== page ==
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    GIMP and vim are two quite unrelated pieces of software vim (at least on *nix) comes with a 'vimtutor' application, which you can use to get started.
    Twey | I understand English | 日本語が分かります | mi jimpe fi le jbobau | mi esperanton komprenas | je comprends français | entiendo español | tôi ít hiểu tiếng Việt | ich verstehe ein bisschen Deutsch | beware XHTML | common coding mistakes | tutorials | various stuff | argh PHP!

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    As for "shrink wrapped" copies, that isn't incredibly important. Legally, you must have a license (you don't technically own the program, just the media [CD/DVD] it ships on). So, if it's unwrapped and you get a legitimate license, then you're just fine. Ebay would be fine.

    However, sellers may or may not keep an (illegal) copy of the software for themselves and this could potentially lead to some sort of trouble with support or registration from adobe, and all that. Or if you have a moral problem with potentially taking part in someone keeping a copy and selling their CD, then that's another reason not to do it.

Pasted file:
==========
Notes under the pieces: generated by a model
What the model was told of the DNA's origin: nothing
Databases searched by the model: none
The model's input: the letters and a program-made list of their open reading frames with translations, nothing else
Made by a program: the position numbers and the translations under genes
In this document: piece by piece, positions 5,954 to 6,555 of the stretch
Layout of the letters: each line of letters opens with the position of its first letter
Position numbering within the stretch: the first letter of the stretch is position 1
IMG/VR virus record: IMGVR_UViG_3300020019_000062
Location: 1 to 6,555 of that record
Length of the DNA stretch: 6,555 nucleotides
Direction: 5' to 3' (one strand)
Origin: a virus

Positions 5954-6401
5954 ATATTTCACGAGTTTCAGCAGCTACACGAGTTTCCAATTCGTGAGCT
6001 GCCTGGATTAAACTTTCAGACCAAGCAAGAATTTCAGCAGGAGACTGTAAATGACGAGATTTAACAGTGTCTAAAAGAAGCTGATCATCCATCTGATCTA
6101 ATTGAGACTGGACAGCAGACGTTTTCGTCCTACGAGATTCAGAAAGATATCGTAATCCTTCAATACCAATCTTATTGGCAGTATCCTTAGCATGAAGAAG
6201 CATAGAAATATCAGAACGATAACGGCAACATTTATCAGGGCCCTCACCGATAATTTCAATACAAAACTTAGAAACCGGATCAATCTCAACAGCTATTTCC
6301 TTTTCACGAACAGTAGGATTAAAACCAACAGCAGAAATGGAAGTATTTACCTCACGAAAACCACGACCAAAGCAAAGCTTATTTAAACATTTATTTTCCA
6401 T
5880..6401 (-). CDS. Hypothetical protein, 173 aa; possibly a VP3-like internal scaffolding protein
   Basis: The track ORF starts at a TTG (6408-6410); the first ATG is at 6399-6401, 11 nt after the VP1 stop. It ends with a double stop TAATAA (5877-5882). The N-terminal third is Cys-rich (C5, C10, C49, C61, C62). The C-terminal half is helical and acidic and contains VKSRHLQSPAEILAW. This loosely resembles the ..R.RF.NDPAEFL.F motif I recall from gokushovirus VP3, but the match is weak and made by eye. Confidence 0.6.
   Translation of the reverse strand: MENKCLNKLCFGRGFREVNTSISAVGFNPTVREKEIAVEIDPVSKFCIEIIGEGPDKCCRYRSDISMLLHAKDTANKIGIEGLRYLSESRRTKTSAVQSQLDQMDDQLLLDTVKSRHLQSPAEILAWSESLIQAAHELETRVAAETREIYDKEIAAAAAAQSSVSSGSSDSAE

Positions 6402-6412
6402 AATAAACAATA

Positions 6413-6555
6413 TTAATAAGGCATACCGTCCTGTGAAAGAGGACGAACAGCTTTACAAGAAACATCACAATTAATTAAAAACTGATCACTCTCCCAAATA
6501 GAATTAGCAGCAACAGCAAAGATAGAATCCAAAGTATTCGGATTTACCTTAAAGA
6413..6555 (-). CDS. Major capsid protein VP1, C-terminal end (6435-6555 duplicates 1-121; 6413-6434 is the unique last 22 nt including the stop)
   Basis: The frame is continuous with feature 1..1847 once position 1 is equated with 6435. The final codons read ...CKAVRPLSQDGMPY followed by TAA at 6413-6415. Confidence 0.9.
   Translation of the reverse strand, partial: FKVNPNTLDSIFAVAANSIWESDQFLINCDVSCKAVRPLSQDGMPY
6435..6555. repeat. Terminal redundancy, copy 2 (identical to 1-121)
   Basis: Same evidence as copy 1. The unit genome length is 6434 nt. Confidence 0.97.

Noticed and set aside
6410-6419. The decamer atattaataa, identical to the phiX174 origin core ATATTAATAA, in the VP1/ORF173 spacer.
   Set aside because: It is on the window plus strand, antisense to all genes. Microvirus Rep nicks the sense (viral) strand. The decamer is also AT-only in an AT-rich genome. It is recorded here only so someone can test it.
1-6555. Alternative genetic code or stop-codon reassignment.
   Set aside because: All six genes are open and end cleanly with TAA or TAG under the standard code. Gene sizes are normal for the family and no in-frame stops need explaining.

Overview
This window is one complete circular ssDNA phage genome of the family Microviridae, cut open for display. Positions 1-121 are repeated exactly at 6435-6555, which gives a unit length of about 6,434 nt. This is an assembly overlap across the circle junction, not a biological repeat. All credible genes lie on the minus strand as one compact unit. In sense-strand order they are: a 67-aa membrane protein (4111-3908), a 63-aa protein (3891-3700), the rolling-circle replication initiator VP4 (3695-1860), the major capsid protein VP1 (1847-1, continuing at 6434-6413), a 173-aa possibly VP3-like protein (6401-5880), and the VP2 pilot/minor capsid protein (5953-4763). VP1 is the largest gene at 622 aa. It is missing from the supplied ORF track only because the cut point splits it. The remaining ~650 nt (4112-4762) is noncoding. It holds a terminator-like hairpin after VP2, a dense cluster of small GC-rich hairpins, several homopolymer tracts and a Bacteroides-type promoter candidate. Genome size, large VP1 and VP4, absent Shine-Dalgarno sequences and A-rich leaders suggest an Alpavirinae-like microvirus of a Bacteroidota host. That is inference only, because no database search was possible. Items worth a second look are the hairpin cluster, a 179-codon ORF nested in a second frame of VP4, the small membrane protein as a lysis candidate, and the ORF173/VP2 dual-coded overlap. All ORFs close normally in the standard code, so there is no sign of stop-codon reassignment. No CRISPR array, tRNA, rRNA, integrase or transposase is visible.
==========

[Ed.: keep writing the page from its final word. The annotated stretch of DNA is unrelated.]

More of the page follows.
But in short, it's valid to purchase used software, as long as the license properly transfers owners.

    At least it should be. I'm sure you can find the information on the adobe site for specifics.
    Daniel - Freelance Web Design | <?php?> | <html>| español | Deutsch | italiano | português | català | un peu de français | some knowledge of several other languages: I can sometimes help translate here on DD | Linguistics Forum

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    Photoshop Elements is a highly capable program. If you are a photo editor and use RAW files a lot you will want more powerful software like Photoshop CS4; however for everything else Elements should be fine for you it's a damn good program.

    Frames and watermarks are what you're doing along with cropping and resizing; just go for Elements. The real photoshop is more for extensive editing.

    Hope this helps.